I am the worst kind of skeptic when it comes to dairy substitutes; I think non-dairy ice cream is one of the cruelest tricks ever played on a vulnerable public; I think that you'd have a tastier experience eating the box that tempeh bacon comes in than the contents; I think “nut cheese” ought to be delivered in secure tankers with hazardous materials signage.
So when I bit into a mouthful of chewy molasses cookie at a party this past weekend, I was not thinking about food substitutes.
“These are fantastic,” I said around a mouthful of sugar-studded dessert.
“Yes, they are,” said another guest at the party. “Is it okay if I take some home?”
“Yes, of course,” said the person who brought them, grinning deviously, “…and they're gluten-free.”
Wait, what? Everyone knows gluten-free baked goods are leaden gut bombs that exist only as token nods to dessert, right? Right?
Wrong. So very, very wrong. These cookies, from a Los Angeles bakery called Lisa N Mo, were every bit as good as homemade, regular-flour ginger cookies. I don't think I could identify them as gluten-free in a blind tasting, and that's saying a lot.
Then later I had a coconut cupcake with cream cheese frosting and a dot of lemon curd, and it was better than ninety percent of the me-too cupcakes currently giving South County yoga moms sugar highs. It, too, was gluten-free; it, too, was another dent in my I-hate-food-substitutes armor.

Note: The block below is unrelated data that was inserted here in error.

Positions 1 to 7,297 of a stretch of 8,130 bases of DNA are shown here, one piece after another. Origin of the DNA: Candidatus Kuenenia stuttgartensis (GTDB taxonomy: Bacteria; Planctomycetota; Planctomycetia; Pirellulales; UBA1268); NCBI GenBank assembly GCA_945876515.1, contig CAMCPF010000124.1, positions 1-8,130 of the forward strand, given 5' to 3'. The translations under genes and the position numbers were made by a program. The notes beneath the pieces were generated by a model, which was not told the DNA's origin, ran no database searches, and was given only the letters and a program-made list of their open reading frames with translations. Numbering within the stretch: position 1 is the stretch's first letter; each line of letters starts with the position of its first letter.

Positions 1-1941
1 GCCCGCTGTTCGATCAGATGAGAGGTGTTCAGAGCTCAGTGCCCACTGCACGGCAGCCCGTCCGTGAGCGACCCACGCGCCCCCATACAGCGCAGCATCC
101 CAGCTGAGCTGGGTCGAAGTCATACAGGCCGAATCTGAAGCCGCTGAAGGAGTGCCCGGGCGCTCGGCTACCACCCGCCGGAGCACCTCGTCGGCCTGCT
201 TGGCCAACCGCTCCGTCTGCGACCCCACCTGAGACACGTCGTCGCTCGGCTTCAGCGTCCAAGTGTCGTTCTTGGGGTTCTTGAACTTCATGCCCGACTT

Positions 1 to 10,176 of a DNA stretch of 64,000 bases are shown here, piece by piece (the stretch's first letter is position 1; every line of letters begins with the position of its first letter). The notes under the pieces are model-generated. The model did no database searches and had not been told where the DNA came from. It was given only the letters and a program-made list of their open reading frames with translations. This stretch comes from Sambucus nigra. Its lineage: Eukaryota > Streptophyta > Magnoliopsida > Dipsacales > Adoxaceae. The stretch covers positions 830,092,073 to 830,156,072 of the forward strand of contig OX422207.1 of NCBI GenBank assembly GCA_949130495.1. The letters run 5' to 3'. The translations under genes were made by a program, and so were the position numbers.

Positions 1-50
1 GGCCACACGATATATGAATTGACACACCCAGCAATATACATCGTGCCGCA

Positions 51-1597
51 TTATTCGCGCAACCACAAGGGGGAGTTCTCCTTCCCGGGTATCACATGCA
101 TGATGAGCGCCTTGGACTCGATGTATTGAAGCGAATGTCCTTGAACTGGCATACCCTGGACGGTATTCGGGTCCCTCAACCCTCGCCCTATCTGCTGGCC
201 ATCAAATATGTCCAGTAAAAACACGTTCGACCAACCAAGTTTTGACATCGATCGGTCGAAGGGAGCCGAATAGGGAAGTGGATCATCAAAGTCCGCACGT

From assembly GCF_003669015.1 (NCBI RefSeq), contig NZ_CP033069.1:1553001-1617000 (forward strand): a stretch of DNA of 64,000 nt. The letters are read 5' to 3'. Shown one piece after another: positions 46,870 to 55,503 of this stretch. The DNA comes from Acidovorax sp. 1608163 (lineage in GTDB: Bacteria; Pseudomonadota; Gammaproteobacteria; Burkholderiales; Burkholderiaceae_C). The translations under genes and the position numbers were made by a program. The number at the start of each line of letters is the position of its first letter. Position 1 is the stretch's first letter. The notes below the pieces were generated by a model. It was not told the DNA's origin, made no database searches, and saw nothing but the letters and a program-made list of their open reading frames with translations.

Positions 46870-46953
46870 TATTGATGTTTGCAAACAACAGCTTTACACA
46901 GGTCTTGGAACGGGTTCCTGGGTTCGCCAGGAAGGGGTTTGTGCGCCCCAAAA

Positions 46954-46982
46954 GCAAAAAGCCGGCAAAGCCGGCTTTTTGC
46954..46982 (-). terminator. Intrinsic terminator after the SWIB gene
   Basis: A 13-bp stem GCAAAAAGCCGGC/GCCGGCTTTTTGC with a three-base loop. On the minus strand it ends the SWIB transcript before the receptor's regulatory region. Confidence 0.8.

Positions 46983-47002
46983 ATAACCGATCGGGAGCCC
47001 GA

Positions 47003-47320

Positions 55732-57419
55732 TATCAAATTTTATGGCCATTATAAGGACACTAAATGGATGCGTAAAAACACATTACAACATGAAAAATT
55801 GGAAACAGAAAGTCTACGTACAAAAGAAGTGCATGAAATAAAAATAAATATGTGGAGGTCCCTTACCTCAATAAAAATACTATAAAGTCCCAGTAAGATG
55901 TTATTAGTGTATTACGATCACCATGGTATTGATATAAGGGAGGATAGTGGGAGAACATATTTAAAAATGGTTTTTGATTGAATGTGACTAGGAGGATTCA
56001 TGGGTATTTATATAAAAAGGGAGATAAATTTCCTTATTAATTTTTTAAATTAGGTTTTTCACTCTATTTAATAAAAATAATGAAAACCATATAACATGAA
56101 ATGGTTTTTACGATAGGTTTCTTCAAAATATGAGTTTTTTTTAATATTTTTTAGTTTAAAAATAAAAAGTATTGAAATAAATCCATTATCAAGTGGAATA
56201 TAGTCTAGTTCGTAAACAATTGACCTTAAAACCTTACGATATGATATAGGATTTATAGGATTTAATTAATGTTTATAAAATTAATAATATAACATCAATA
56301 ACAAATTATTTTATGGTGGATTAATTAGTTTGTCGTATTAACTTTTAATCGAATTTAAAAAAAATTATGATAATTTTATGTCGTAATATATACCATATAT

They rely on a proprietary blend that includes coconut and almond flours, then beat the hell out of the dough to develop whatever lacy protein matrices they can; this violent method is used for a jaw-dropping variety of products for a startup bakery. They make graham-free graham crackers and nine or ten varieties of brownies, as well as a dozen varieties of cupcakes based on chocolate, not to mention “naked cakes” with no frosting.
Lisa N Mo gluten-free desserts are sold only at Greenleaf Gourmet Chop Shop for now; it may be time to engage in a social media campaign to get Whole Foods to carry these instead of the other, lesser specimens they currently sell next to the coffee stand. I know I'd buy it; I can only imagine what a boon a place like this would be if I were gluten-intolerant.
Find Lisa N Mo online at http://www.lisaandmo.com or call (310) 746-8040.